Study Finds Parents of Teens are Rule Breakers Behind the Wheel

Study Finds Parents of Teens are Rule Breakers Behind the Wheel

When teens start driving, parents typically set ground rules they need to follow, however a new study conducted by Liberty Mutual Insurance reveals that more than a third (37 percent) of parents admit to not enforcing punishments when their teen breaks a rule — or even the law. Why the lack of follow through? Thirty-eight percent of parents say that they don’t enforce the rules because it’s an inconvenience. More surprisingly, parents exhibit dangerous driving habits and frequently do so as often as their teens. In fact, 37 percent of parents are using apps while driving compared to 38 percent of teens. This behavior could be establishing and reinforcing bad behaviors behind the wheel for inexperienced teen drivers.

“Rule setting is an important part of helping your teen gain independence, make good decisions and stay safe,” said Dr. Gene Beresin, Liberty Mutual consultant and executive director of The Clay Center for Young Healthy Minds at Massachusetts General Hospital. “Testing boundaries is normal teenage behavior, but if a rule is broken, it’s imperative for parents to follow through and enforce the consequence so the teen will change their behavior in the future and in turn help keep themselves and others safe on the road.”

While parents are asking their teens not to text and drive, parents are still texting them and expecting a response. The study uncovered that the primary reasons teens are using their phones while driving or when they are stopped at red lights are to respond to (47 percent) or contact their parents (44 percent). In addition, the survey found that 46 percent of teens and 41 percent of parents who use their phones while driving consider red lights and stop signs to be socially acceptable places to use their phone, with 37 percent of teens and 34 percent of parents even considering it safe.

“Whether it’s multi-tasking or texting, a seemingly ’quick’ glance away from the road – even when at a stop – can result in a dangerous situation,” said Mike Sample, MS, CSP, lead driving safety expert & technical consultant at Liberty Mutual. “It doesn’t matter if you’re an experienced parent driver or a new teen driver, you should always pull over and put your car in park before using your phone to avoid putting yourself and others at a greater risk of an accident or near miss.”

The survey found that 20 percent of parents admit to texting and driving, though 30 percent of teens say their parents text and drive – a sign that parents may not always be honest about reporting their bad behaviors. From the table below, it is clear parents are engaging in distracted and dangerous behaviors behind the wheel at similar rates as their teens. These include:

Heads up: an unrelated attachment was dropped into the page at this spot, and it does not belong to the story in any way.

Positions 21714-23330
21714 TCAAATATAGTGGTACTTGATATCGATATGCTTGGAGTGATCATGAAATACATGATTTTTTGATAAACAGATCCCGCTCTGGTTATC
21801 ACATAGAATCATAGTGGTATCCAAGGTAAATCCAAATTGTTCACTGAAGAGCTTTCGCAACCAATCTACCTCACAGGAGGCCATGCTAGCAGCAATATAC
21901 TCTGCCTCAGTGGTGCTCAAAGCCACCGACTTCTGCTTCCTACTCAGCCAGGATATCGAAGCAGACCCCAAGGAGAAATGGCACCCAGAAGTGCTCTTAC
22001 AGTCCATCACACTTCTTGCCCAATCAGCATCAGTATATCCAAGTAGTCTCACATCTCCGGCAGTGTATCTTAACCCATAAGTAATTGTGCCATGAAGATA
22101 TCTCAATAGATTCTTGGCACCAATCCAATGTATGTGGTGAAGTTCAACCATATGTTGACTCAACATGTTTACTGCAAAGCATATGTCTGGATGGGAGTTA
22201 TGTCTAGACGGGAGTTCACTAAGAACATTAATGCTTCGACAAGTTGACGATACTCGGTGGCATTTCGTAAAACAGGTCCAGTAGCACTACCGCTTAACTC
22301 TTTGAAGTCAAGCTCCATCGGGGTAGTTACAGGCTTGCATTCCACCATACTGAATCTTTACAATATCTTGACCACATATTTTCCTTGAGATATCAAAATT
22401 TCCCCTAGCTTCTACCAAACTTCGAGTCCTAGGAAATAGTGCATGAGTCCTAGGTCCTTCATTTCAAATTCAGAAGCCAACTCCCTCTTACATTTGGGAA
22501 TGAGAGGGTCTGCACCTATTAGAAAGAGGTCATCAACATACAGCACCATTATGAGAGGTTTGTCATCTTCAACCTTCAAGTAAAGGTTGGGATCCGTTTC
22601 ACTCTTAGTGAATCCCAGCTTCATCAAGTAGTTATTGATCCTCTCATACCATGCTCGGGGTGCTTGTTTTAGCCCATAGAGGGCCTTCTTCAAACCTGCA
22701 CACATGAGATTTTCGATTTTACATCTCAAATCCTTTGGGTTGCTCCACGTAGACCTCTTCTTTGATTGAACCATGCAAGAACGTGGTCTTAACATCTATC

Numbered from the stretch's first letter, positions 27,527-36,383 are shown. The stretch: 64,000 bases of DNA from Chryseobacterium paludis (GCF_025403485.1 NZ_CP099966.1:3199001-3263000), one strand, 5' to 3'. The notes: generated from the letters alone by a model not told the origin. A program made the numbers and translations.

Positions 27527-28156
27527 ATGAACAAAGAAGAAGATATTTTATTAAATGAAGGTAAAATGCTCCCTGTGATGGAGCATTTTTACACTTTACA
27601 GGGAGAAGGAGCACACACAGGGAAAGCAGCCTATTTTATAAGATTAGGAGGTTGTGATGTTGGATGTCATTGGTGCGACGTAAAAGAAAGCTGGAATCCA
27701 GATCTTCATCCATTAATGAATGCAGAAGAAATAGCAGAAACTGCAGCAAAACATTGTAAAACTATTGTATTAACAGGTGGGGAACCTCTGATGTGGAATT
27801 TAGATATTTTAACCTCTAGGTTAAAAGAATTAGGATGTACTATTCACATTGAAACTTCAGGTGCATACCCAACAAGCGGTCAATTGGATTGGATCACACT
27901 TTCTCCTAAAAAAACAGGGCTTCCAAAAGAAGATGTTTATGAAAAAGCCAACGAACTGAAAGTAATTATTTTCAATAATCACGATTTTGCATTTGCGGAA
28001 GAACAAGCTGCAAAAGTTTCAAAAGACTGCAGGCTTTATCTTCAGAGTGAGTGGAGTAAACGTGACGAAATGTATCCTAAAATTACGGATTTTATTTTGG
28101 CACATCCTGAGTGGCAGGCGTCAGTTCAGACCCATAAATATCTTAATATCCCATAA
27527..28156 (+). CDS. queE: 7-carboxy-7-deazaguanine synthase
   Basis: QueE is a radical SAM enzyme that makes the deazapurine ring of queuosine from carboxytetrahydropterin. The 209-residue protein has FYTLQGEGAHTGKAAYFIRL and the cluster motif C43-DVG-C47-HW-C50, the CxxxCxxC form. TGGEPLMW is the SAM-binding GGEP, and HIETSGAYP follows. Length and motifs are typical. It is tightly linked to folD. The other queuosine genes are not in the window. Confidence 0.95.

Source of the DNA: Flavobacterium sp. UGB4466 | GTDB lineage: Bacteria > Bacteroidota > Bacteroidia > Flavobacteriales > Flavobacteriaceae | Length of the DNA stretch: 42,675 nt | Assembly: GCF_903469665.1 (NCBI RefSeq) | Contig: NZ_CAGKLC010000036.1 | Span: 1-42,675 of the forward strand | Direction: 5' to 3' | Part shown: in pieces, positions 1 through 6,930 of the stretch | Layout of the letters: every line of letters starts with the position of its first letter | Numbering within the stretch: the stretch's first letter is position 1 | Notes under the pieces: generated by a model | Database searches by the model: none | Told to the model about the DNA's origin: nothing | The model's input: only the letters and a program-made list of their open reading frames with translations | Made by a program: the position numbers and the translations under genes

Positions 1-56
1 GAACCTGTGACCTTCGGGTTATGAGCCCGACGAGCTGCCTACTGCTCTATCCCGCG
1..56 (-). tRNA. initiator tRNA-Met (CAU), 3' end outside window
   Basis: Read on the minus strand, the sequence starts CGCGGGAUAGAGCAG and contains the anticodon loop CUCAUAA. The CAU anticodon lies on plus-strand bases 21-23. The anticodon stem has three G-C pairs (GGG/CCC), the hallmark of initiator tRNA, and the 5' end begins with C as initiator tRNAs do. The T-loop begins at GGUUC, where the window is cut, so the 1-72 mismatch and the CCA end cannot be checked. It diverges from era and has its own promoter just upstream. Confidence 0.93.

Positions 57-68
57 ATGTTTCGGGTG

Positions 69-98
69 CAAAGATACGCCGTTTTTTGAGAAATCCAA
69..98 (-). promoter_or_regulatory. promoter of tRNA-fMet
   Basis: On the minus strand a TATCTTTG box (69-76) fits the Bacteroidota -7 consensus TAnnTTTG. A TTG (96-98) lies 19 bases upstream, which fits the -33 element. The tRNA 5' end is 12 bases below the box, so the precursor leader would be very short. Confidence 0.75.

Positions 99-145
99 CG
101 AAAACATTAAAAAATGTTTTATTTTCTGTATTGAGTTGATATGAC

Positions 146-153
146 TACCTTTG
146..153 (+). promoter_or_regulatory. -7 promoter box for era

Behavior while Driving Parents Teens
Speeding 10+mph 37% 27%
Multi-tasking 27% 23%
Driving when drowsy 26% 22%
Checking phone notifications 26% 21%
Texting 20% 18%
Driving with headphones on 19% 17%
Taking selfies 14% 15%

While 84 percent of parents say they change their behavior when asked, only 56 percent of teens say this is true.

“Parents are role models for their teen drivers and when the parent is the ‘rule breaker’ they are setting a bad example. I encourage parents and teens to set and agree upon boundaries together to help keep everyone safe on the road,” said Beresin.

How Parents Can Encourage Safe Driving Behavior with Teens
Teenagers are constantly learning from their parents and it’s crucial for parents to set a good example behind the wheel. Beresin and Sample offer the following tips to help parents encourage safe driving behaviors with their teen:

  • Set rules and enforce them: The survey found that 30 percent of those who don’t always enforce consequences say it’s because it’s hard to monitor their teens. Some tools (such as Liberty Mutual’s RightTrack) can help monitor your teen’s behavior on the road by observing a person’s driving habits and rewarding them with savings for the safe choices they make on the road. If a rule is broken, an effective consequence should encourage teens to change their behavior. It’s recommended that the consequence is connected to the original behavior and is both task and time specific, such as taking away driving privileges for one week.
  • Experience doesn’t always equal safe: The survey found that 36 percent of teens say their parents claim more experience as the justification for these bad behaviors. No matter how many years they have been driving, it is important for parents to model good driving behavior and follow the rules of the road. If parents aren’t following rules such as driving over the speed limit, checking social media or texting while driving, the parent isn’t being a good role model for their teen and are showing them that rules aren’t important.
  • Encourage open communication: Parents should speak with their teens about safe driving practices beginning at a young age before the teen even starts driving. Use a Teen Driving Contract as a conversation starter and discussion guide. This tool covers important safety issues and is an easy roadmap for parents and teens alike to start a discussion while upholding family driving rules.

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